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Taking daily naps during ‘period of refreshing’

(ROCKWALL, TX — August 30, 2017) If you’re on the verge of retiring, I’ve got some advice for you.

Most retirement experts give financial advice. Not me. I’m a self-proclaimed retirement expert because I’ve taken that step about three times, but I’m certainly not qualified to talk to anyone about how to be financially secure in retirement.

Twice, I returned to the workforce for finance-related reasons. The first, I needed better and more economical health care benefits. The second, I needed a little more money.

I haven’t been very good at retiring, so I’m not calling my latest separation from the day-to-day workforce as retirement. I’m simply being “refreshed.” When I left the hectic pace of my newspaper job, my goal was to refresh so a rested-up Jim—that would be me—could return to work. I’ve still got to have an income stream, not a deep one, but one that will create some financial flow while I’m winding down for a for-real retirement someday.

So, here I am still writing and calling myself a retirement missionary of sorts. I don’t have a calling to tell you about the intense moments of retirement. No, I’m on a mission to share with you some of the lighter challenges of retirement—like napping.

Forget about retirees and rocking chairs. I’m talking about stretching out on a couch and going to sleep. How refreshing!

I took some on-the-job naps as a newspaper reporter. In fact, I became famous for my naps. I wrote about them. I earned quick naps during some prolonged governmental meetings or while sitting at my newspaper office work station.

I napped a little and never missed anything, thanks to my little digital recorder. And I never hurt anyone. I’m so thankful I never awoke with a jolt and slung my pen across the room.

I earned those naps because sometimes I would arise as early as 2:30 a.m. to begin my newspaper reporting day.

In retirement, though, I’m having some naptime issues. I’m feeling guilt. My dilemma is that I’m inclined to take naps that I haven’t earned. I sleep in—until 5 or 6 a.m. on some days—so I’m not sleep deprived. But during my days of refreshing, sometimes I get a little tired and the only solution is to take a little nap.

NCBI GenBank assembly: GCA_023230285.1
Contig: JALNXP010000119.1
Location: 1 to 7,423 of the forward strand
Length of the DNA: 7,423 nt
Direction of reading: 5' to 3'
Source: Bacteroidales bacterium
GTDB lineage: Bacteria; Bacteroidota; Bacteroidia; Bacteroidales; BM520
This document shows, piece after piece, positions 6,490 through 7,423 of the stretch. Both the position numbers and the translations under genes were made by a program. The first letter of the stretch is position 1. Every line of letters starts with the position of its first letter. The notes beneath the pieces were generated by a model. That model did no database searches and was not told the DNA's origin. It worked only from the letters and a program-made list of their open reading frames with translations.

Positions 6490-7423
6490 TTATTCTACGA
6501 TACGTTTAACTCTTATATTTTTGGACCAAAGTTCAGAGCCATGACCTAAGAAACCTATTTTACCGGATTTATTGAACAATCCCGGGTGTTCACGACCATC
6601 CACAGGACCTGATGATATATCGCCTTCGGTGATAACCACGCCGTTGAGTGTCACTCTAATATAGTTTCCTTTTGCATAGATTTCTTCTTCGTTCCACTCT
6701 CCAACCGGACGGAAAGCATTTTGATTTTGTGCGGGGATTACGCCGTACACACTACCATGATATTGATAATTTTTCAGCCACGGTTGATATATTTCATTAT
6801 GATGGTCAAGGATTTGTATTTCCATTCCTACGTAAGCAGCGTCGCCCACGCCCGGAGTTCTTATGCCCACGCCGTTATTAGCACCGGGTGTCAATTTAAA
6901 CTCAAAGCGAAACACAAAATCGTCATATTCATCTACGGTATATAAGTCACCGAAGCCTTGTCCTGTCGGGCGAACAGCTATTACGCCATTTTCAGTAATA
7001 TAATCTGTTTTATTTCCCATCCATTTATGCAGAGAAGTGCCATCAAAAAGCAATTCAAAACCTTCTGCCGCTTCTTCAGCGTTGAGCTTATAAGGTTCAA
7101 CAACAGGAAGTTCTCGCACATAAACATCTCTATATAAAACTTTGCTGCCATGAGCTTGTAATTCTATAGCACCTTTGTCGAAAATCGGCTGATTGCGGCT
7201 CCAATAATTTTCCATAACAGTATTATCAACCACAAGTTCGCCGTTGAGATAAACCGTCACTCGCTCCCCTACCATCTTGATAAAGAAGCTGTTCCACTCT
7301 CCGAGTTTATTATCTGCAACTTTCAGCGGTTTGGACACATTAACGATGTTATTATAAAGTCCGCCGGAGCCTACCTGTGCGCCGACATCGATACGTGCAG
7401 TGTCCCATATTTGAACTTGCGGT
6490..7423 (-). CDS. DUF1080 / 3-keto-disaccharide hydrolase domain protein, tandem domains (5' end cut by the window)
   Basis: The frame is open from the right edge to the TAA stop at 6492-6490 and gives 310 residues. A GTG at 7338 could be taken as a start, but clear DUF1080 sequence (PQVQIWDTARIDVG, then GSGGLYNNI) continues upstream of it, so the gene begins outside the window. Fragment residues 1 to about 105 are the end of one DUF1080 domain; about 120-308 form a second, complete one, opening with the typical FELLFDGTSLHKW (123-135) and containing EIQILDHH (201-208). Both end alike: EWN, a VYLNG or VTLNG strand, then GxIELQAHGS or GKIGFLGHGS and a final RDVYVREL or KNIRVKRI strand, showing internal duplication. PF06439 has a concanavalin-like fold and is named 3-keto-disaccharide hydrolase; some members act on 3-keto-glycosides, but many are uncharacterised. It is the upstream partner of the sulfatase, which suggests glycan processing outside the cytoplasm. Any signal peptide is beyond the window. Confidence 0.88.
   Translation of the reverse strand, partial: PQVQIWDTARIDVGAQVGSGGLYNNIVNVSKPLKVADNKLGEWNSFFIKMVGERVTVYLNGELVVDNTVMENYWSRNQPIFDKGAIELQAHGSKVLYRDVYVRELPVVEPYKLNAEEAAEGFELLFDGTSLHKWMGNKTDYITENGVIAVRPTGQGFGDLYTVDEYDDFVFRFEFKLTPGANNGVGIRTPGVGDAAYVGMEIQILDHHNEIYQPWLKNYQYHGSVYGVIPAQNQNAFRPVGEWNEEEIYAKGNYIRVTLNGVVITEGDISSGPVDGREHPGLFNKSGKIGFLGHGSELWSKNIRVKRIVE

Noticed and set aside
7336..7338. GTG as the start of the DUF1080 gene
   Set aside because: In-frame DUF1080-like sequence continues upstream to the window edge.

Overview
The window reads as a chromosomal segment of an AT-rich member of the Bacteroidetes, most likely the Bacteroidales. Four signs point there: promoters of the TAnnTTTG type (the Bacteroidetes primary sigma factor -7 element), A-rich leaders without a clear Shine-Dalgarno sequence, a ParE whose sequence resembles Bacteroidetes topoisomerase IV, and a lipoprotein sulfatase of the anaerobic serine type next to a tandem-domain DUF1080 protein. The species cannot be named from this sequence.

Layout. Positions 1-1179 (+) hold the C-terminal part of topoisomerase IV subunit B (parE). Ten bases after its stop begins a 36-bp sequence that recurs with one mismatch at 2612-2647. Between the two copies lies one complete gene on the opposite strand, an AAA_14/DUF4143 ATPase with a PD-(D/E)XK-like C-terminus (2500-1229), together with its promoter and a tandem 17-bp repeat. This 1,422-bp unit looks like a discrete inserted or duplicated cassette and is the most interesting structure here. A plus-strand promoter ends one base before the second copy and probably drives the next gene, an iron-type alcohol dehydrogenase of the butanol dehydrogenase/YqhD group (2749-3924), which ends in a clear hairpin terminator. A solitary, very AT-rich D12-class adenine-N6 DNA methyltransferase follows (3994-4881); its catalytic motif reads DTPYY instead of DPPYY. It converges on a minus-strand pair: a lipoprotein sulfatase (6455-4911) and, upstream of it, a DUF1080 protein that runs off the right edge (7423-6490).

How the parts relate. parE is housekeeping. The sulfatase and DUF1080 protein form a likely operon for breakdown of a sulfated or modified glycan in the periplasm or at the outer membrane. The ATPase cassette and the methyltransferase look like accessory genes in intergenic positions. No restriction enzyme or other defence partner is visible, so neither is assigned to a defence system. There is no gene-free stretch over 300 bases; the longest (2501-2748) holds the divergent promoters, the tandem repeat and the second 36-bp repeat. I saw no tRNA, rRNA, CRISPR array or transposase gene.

“Is it OK?” I have asked wife Becky.

If you know Becky, then you know she has given me the sweetest answers. In fact, her answers have inspired me to take naps. Guilt-free. Seriously.

After a month into my period of refreshing, I’ve become quite comfortable taking a daily nap.

In fact, every weekday, Becky and I have lunch at the Royse City Senior Center, then go home, get Gracie—our beloved chiweenie—and go for a brief drive. And when we return home, I head straight to the couch for an afternoon nap.

Oh, oh. I think I’ve just written myself into full-fledged retirement. I believe I have just gone beyond the refreshing stage.

Well, no matter what it’s called—retirement or refreshing—I like it. And I’m going to keep perfecting a happy life with Becky and Gracie, lunch with our seasoned friends at the senior center, afternoon rides in the car, a flowing income stream—and naps.

Jim Hardin

Jim Hardin is a contributing writer for Blue Ribbon News after 30 total years of experience working in the industry as a reporter.





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